Дми́трий Алекса́ндрович (Рюриковичи Владимирские) (1250 - 1294) MP

public profile

View Дми́трий Алекса́ндрович (Рюриковичи Владимирские)'s complete profile:

  • See if you are related to Дми́трий Алекса́ндрович (Рюриковичи Владимирские)
  • Request to view Дми́трий Алекса́ндрович (Рюриковичи Владимирские)'s family tree

Share

Birthdate:
Birthplace: Moscow, город Москва, Russia
Death: Died in derevnya Volok, Province of Novgorod, Russia
Occupation: Grand Prince of Vladimir-Suzdal
Managed by: Kenneth FORTIE
Last Updated:

About Дми́трий Алекса́ндрович (Рюриковичи Владимирские)

Dmitry Alexandrovich (Russian: Дми́трий Алекса́ндрович)

Born: 1250 Died: 1294, Volok

Father: Aleksandr Iaroslavich "Nievskiy" Mother: Aleksandra Spouse: Name unknown Issue: Ivan Dmitrievich (1), Aleksandr Dmitrievich, Ivan Dmitrievich (2), Maria Dmitrievna, Unknown Dmitrievna

http://fmg.ac/Projects/MedLands/RUSSIA,%20Rurik.htm

DMITRY Aleksandrovich ([1250]-Volok 1294[819]). He was appointed Prince of Pereyaslavl in 1253 by his father. He was installed as Prince of Novgorod by his father in 1259, but was removed by his uncle Iaroslav Grand Prince of Vladimir in 1264 after his father died. The Novgorod Chronicle records that he was restored in Novgorod on the death of Prince Iaroslav, only to be removed again in 1273 in favour of his uncle Vasily, but succeeded again in 1277 on the death of the latter. He succeeded his uncle in 1277 as DMITRY I Grand Prince of Vladimir. He was deposed by the Mongols in 1281, apparently for refusing to visit Sarai to swear allegiance. However, he gained support of the Mongol commander Nogai who had acquired a powerful position as an independent leader among the Golden Horde and returned as Grand Prince in 1283. Dmitry was deposed in 1293 by the new khan Tokhta, who gave his support to the restoration of his brother Andrei. Prince of Kostroma 1276-1293. m ---. The name of Dmitry´s wife is not known. Dmitry & his wife had five children, Ivan Dmitrievich (1), Aleksandr Dmitrievich, Ivan Dmitrievich (2), Maria Dmitrievna, Unknown Dmitrievna.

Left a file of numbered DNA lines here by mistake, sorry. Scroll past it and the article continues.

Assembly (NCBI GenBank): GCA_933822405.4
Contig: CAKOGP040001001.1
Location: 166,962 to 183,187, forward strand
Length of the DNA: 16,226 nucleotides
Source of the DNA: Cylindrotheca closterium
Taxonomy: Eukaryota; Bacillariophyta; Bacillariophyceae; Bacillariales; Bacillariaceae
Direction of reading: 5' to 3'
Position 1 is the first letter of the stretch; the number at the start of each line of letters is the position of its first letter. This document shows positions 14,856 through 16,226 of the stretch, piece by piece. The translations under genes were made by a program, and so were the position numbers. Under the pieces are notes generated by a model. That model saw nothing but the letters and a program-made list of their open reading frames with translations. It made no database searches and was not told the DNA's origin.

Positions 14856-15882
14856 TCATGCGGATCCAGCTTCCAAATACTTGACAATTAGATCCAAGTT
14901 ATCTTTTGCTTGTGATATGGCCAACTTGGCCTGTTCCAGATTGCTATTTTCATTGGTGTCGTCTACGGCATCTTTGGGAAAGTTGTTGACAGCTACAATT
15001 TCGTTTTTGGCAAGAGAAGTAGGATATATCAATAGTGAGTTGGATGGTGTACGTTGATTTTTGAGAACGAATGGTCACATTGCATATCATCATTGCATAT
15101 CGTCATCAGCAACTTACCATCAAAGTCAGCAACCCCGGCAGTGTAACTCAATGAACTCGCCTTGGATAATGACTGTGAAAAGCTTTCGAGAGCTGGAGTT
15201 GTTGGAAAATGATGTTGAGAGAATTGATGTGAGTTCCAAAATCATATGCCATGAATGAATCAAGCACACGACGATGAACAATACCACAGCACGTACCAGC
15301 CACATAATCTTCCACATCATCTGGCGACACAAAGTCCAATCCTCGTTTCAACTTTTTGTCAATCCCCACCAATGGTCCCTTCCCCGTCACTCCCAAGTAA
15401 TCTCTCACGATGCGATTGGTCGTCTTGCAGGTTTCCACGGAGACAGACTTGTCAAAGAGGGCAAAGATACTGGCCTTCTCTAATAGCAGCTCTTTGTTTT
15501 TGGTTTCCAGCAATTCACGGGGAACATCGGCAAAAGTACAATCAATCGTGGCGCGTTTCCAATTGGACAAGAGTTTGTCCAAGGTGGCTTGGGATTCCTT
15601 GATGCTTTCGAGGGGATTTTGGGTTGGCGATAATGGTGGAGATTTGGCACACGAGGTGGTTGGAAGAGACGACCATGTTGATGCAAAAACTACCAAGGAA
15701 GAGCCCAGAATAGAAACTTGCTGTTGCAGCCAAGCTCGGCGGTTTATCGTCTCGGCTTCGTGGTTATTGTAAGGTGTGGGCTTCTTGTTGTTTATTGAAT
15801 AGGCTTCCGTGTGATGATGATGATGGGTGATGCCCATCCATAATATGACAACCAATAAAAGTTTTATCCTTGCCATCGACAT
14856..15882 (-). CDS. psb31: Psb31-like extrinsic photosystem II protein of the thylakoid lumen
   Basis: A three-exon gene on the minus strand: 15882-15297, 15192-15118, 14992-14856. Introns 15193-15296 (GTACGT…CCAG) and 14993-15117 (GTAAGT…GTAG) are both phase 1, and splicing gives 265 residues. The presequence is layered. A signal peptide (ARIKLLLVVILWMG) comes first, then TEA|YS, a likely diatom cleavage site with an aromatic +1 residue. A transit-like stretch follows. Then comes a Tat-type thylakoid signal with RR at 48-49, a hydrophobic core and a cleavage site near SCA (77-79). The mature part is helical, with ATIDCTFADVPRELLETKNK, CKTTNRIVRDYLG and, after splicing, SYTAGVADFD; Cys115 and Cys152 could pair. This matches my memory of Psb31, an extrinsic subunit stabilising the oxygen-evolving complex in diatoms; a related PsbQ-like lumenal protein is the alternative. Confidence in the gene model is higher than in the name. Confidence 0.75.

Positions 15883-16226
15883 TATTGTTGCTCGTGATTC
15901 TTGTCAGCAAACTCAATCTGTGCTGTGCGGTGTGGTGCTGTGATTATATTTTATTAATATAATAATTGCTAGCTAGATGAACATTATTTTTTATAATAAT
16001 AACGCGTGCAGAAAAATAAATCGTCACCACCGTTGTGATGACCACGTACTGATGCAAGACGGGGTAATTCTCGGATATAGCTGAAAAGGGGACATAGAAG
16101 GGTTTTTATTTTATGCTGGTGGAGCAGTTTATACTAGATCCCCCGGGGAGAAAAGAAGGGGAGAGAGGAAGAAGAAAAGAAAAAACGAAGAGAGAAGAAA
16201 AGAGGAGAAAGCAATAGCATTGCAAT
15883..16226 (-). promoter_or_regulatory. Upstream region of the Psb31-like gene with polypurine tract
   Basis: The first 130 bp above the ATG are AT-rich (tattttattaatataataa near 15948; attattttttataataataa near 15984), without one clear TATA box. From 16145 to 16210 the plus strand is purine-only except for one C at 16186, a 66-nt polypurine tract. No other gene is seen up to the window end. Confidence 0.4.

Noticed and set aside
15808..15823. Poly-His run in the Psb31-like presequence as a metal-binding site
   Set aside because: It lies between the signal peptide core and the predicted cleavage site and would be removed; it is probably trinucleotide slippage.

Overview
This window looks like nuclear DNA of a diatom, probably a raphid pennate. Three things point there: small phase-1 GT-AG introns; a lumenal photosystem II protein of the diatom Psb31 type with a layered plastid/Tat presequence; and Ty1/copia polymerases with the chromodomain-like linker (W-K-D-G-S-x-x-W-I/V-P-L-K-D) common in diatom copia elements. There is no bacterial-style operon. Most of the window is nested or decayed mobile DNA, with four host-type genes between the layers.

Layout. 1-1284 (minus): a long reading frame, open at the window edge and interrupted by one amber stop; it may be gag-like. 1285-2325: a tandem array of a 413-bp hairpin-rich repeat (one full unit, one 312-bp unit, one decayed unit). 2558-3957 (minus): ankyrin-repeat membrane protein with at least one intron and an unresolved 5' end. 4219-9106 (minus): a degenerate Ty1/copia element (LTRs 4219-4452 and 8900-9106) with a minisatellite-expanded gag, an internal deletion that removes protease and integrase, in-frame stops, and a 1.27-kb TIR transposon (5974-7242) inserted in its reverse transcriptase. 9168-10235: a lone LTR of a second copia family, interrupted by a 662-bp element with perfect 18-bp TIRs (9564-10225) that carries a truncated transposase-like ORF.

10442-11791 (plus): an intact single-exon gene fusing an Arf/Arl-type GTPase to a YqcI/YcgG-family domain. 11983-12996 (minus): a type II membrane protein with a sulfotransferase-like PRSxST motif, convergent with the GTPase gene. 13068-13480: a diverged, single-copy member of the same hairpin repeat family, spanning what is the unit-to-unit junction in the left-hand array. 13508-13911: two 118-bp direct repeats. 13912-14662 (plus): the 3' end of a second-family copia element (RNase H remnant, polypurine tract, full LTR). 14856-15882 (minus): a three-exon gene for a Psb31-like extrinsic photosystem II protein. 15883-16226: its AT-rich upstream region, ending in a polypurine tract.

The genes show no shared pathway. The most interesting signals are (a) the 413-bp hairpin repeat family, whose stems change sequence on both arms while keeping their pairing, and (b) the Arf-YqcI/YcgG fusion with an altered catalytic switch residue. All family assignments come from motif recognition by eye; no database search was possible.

http://en.wikipedia.org/wiki/Dmitry_of_Pereslavl

Dmitry Alexandrovich (ca. 1250-1294) was Grand Duke of Vladimir-Suzdal from 1276 until 1281 and then from 1283 until 1293. Dmitry was the second son of Alexander Nevsky. When his elder brother Vasily died young, Dmitry remained the chief heir to his illustrious father. As early as 1259, he was left by Alexander in charge of Novgorod. Upon Alexander's death in 1264, however, the Novgorodians expelled Dmitry to his native Pereslavl-Zalessky, citing his youth as a pretext. Four years later, when Dmitry had turned 18, he was welcomed back to Novgorod and — together with his future son-in-law, Daumantas of Pskov — led a local militia against Livonian Knights in the Battle of Rakvere. During the following decade, he struggled for control of Novgorod against his uncles, Yaroslav III and Vasily of Kostroma. In 1276, when his elders died, he finally ascended the coveted thrones of Vladimir and Novgorod. Two years later, he founded a great fortress of Koporye, which he intended to rule himself. The Novgorodians revolted, forcing Dmitry to leave Koporye and Novgorod altogether. While Dmitry was preoccupied with pacifying Novgorod, Andrey of Gorodets (Dmitry's younger brother) went to the Golden Horde and received from the khan permission to replace Dmitry as the grand duke. In 1281, Andrey returned to Russia, joined his forces with princes of Rostov and Yaroslavl and, after much devastation to Dmitry's lands, seized his capital Pereslavl. Dmitry fled to Koporye but, failing to win support of Novgorodians, had to retreat further northward, probably to Scandinavia. Two years later, Dmitry returned to Russia, only to find his lands ravaged by the Mongols and his brother Andrey. Thereupon he went to the Black Sea and met Nogai Khan, who was the greatest enemy of legaL khan Telebuga in the Golden Horde at that time. Wishing to increase his authority in Russia, Nogai vowed to support Dmitry in his struggle for the grand ducal throne. On hearing about this, Andrey renounced his claims to Vladimir and Novgorod and returned to Gorodets. In 1285 Andrey again brought Mongol hordes to Russia, but these were expelled by Dmitry and his allies. Finally, in 1293 Andrey managed to unite the Mongols and Russian princes in opposition to Dmitry. Reluctant to renew fratricidal hostilities, Dmitry took monastic vows in 1293 and died the next year. He was buried in the Saviour Cathedral of Pereslavl-Zalessky.